Oh, and option 3 requires a password, which is the well-known fiona + four (not three as for the root password) hex digits of the MD5 digest of the serial number.
If you don't enter the recovery menu, the code in initrd mounts the root filesystem and executes /sbin/init. From there on things proceed as usual in a normal Linux system. Kernel parameters stored in U-boot set the root filesystem as the first partition on the built-in MMC drive.
This boot process seems to be completely compatible with an armel Debian Squeeze install. One snag I did encounter is that the root partition needs to have at least /dev/console and /dev/null special files. Other device files are created at boot time by udev, but without these two, I get a tried-to-kill-init kernel panic at boot. Also, it helps to double-check /etc/fstab and /etc/inittab, since debootstrap doesn't set these up for you. Root filesystem is /dev/mmcblk0p1. If you want to be able to log-in from the serial console, a line like this works in the inittab:
mxc0:2345:respawn:/sbin/getty -L 115200 ttymxc0
The original Kindle comes with a MBR-style partition table on the MMC drive (here it's called /dev/sdd since I was inspecting it from another computer - on Kindle it's /dev/mmcblk0):
Disk /dev/sdd: 4001 MB, 4001366016 bytes 4 heads, 16 sectors/track, 122112 cylinders, total 7815168 sectors Units = sectors of 1 * 512 = 512 bytes Sector size (logical/physical): 512 bytes / 512 bytes I/O size (minimum/optimal): 512 bytes / 512 bytes Device Boot Start End Blocks Id System /dev/sdd1 * 7688 1338943 665628 83 Linux /dev/sdd2 1338944 1388095 24576 83 Linux /dev/sdd3 1388096 1404479 8192 83 Linux /dev/sdd4 1404480 7815167 3205344 b W95 FAT32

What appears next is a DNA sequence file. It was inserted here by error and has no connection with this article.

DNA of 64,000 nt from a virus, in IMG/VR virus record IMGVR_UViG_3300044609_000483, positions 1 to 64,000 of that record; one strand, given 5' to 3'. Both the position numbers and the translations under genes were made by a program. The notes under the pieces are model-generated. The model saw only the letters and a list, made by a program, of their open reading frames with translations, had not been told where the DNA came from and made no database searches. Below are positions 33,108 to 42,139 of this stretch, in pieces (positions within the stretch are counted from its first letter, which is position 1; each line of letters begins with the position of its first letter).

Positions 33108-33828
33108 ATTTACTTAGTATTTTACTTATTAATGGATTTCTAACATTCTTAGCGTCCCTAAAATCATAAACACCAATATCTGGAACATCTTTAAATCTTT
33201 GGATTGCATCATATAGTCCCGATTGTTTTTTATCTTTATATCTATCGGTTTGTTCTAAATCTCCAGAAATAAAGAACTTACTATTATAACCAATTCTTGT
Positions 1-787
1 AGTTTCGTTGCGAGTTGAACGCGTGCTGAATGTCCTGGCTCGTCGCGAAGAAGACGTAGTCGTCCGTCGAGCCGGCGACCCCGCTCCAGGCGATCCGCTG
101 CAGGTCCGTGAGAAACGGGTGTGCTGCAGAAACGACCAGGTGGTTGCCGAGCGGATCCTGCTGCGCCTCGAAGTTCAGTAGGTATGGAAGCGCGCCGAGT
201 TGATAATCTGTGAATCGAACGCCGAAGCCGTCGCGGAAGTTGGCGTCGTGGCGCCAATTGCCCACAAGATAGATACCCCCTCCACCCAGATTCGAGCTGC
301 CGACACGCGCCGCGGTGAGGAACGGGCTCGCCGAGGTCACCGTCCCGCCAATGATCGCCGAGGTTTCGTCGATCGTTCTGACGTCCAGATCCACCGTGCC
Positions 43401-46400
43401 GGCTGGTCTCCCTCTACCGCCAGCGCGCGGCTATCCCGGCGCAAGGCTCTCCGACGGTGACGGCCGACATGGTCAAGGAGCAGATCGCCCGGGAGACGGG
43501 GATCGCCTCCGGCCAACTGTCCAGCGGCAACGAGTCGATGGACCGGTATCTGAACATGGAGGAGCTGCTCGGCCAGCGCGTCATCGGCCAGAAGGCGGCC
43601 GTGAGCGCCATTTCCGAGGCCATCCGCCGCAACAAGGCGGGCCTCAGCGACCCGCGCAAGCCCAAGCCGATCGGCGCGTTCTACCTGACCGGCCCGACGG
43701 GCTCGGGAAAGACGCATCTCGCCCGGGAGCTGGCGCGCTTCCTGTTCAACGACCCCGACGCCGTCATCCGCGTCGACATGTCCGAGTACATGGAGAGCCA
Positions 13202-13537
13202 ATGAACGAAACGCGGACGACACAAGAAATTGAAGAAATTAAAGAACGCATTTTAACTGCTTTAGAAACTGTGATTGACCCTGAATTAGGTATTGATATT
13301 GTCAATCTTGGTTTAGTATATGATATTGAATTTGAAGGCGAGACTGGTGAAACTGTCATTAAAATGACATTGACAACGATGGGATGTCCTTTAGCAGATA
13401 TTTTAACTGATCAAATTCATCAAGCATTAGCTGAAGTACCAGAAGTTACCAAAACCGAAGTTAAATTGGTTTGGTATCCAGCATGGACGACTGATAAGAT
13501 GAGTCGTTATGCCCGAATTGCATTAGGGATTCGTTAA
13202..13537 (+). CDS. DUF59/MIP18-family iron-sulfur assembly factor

sdd1 is the root partition for the stock Kindle OS with an ext3 filesystem. sdd2 contains another ext3 filesystem with some kind of configuration and log storage. sdd3 is empty and was all zeros on this Kindle. sdd4 contains the storage that is visible when you attach an un-modified Kindle to a computer. It contains another MBR partition table with a single, FAT32-formatted partition.
I removed all of these and just created a single ext3 partition over the complete drive. At boot this causes some scary messages from the initrd code which seems to attempt some sanity checks on the partition table and checks for possible system updates in the FAT32 partition. Apparently it tries to correct the situation, but luckily gives up without modifying the partition table before starting Debian's init process.
While I now have a basic Debian installation running directly on the Kindle, there are still things missing. For instance, I still have to get wireless LAN to work again and there are some oddities with power management which I hope to cover in another one of these posts. All in all, Kindle turned out to be much more hacker-friendly than the Chromebook, which is surprising considering that in contrast to the evil Kindle the former has been advertised as being developer friendly.